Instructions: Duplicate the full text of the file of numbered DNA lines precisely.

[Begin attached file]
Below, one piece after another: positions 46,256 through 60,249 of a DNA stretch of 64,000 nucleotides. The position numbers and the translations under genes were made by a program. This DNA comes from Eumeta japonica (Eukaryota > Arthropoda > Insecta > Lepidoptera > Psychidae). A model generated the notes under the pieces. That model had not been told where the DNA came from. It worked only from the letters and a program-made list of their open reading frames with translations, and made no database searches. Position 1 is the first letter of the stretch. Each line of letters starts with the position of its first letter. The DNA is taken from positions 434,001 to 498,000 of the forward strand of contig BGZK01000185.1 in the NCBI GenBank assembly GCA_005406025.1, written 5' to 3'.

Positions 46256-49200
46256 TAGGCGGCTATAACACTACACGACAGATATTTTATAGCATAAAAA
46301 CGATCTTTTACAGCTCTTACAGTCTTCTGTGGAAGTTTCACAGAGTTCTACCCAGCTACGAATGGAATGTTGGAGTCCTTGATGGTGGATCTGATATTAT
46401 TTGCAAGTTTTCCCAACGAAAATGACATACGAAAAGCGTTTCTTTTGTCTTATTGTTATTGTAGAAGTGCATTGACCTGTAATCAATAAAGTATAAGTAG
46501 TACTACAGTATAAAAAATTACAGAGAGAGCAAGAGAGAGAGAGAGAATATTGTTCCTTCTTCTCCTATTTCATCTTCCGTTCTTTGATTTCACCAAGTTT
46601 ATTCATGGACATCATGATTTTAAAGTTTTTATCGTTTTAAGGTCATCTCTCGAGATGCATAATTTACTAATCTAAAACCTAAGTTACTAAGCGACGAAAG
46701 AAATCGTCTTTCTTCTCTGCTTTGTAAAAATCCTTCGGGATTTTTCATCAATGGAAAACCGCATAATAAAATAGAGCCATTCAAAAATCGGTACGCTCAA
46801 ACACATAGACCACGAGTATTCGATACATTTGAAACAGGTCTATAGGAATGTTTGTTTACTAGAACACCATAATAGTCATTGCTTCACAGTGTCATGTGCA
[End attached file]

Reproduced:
Below, one piece after another: positions 46,256 through 60,249 of a DNA stretch of 64,000 nucleotides. The position numbers and the translations under genes were made by a program. This DNA comes from Eumeta japonica (Eukaryota > Arthropoda > Insecta > Lepidoptera > Psychidae). A model generated the notes under the pieces. That model had not been told where the DNA came from. It worked only from the letters and a program-made list of their open reading frames with translations, and made no database searches. Position 1 is the first letter of the stretch. Each line of letters starts with the position of its first letter. The DNA is taken from positions 434,001 to 498,000 of the forward strand of contig BGZK01000185.1 in the NCBI GenBank assembly GCA_005406025.1, written 5' to 3'.

Positions 46256-49200
46256 TAGGCGGCTATAACACTACACGACAGATATTTTATAGCATAAAAA
46301 CGATCTTTTACAGCTCTTACAGTCTTCTGTGGAAGTTTCACAGAGTTCTACCCAGCTACGAATGGAATGTTGGAGTCCTTGATGGTGGATCTGATATTAT
46401 TTGCAAGTTTTCCCAACGAAAATGACATACGAAAAGCGTTTCTTTTGTCTTATTGTTATTGTAGAAGTGCATTGACCTGTAATCAATAAAGTATAAGTAG
46501 TACTACAGTATAAAAAATTACAGAGAGAGCAAGAGAGAGAGAGAGAATATTGTTCCTTCTTCTCCTATTTCATCTTCCGTTCTTTGATTTCACCAAGTTT
46601 ATTCATGGACATCATGATTTTAAAGTTTTTATCGTTTTAAGGTCATCTCTCGAGATGCATAATTTACTAATCTAAAACCTAAGTTACTAAGCGACGAAAG
46701 AAATCGTCTTTCTTCTCTGCTTTGTAAAAATCCTTCGGGATTTTTCATCAATGGAAAACCGCATAATAAAATAGAGCCATTCAAAAATCGGTACGCTCAA
46801 ACACATAGACCACGAGTATTCGATACATTTGAAACAGGTCTATAGGAATGTTTGTTTACTAGAACACCATAATAGTCATTGCTTCACAGTGTCATGTGCA